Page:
Targeted insurance offers hotels some relief in coronavirus fight
Organisers of events called off because of the coronavirus are likely to miss out on insurance payouts because typical policies do not cover epidemic outbreaks. Hotels hit by cancellations may fare better.
That is because a new type of insurance launched by Lloyd’s of London just last year offers hotels compensation when revenue per available room – a key metric for the industry – drops below A certain level because of factors they could not predict or control.
Insurance experts Reuters has interviewed say such policies define an insured event as a case when actual results diverge from forecasts because of unforeseen circumstances and the virus outbreak fits those criteria.
None of the insurers involved would offer details on demand for the product and major hotel groups declined to discuss their insurance coverage.
But the backing of some of Lloyd’s largest insurers suggest it has been offered widely, potentially providing some respite to an industry, insurance experts say.
Data from STR, analytics specialist that runs a benchmarking platform for over 68,000 registered chains, groups and individual properties shows revenue in mainland China fell 21.2% in January from a year earlier and 35.5% in Wuhan, where the outbreak started.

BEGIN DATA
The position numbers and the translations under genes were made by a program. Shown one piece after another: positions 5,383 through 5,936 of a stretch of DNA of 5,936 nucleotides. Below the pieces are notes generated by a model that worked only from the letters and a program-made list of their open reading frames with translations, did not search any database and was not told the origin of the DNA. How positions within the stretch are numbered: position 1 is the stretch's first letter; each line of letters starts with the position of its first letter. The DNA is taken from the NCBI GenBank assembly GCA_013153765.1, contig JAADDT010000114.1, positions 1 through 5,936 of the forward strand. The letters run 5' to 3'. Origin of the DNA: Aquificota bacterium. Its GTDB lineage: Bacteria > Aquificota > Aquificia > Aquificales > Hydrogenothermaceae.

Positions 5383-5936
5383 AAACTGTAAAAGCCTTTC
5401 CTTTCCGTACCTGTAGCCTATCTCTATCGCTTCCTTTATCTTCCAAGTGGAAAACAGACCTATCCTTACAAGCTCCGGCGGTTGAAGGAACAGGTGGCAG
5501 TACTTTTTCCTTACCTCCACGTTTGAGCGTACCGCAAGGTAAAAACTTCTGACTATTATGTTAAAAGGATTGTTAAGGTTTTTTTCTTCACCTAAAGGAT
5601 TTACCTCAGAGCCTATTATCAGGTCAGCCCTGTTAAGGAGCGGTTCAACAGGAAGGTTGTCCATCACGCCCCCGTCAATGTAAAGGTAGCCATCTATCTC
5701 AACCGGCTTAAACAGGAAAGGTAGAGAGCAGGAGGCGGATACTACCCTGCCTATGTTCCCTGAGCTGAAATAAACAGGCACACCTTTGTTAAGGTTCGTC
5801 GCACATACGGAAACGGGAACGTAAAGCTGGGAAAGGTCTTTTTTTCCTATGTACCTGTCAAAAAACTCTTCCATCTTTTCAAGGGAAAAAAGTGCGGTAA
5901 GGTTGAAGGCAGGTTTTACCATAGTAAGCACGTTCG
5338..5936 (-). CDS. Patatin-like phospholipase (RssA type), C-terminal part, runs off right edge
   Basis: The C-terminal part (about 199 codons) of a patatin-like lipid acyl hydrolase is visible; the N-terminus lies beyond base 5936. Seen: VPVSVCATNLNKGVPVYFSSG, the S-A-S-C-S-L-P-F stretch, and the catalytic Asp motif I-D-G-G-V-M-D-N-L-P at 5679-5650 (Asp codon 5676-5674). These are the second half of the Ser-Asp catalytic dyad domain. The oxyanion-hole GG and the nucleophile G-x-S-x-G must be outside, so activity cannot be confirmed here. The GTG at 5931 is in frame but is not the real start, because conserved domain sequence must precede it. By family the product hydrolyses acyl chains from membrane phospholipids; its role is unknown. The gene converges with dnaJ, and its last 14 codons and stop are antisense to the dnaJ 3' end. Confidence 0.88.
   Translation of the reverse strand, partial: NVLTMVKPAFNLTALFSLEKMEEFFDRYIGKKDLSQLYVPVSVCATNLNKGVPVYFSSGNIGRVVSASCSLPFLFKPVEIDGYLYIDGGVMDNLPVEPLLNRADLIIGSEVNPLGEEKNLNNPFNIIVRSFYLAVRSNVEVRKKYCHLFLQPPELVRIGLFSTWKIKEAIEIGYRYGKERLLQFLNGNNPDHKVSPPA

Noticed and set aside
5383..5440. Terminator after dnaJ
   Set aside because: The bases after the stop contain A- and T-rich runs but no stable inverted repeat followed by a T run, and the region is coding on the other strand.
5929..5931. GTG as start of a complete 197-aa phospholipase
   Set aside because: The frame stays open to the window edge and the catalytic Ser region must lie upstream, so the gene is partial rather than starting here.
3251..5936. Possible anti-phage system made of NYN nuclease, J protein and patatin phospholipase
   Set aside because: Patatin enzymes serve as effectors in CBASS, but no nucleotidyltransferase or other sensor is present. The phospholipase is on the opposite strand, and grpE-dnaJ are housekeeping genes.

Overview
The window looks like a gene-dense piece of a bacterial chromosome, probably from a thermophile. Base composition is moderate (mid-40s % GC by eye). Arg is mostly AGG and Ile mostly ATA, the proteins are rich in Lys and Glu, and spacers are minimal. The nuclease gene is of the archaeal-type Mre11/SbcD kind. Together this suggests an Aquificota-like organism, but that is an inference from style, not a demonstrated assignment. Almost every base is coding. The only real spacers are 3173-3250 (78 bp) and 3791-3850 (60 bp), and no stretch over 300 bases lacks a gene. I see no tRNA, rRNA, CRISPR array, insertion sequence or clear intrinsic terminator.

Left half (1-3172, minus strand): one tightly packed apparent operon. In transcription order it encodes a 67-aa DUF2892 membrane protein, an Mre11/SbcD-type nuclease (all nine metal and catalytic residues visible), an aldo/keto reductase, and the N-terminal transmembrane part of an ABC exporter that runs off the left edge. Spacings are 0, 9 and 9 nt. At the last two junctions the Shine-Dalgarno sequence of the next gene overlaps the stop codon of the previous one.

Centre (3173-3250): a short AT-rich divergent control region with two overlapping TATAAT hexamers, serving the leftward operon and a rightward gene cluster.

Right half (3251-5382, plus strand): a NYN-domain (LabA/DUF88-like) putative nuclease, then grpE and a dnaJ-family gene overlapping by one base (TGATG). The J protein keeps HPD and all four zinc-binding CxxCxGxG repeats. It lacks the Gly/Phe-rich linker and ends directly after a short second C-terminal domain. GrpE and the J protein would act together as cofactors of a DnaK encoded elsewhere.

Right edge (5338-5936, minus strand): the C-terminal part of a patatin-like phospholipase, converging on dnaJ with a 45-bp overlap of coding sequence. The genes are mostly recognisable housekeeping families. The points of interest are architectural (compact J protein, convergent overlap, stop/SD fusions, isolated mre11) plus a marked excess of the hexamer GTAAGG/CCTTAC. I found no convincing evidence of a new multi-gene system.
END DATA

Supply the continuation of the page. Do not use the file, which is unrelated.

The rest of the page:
Hong Kong, San Francisco, New York and Thailand also saw declines.
“We have seen a decline in performance across a number of markets because of the coronavirus,” Thomas Emanuel, STR director, told Reuters.
Hyatt Hotels has extended waivers on cancellations and changes in bookings for travelers in several countries. Marriott has said it expects a roughly $25 million hit to its monthly fee revenue, while IHG has also seen cancellations.
3 hotel groups contacted by Reuters declined to comment, while 2 others did not respond.
Insurers and hotels rely on STR data to trigger a payout when the revenue per available room parameter’s drop reaches a certain level as decided in individual policies and because of any unforeseen event.
By Noor Zainab Hussain and Carolyn Cohn
(c) Copyright Thomson Reuters 2020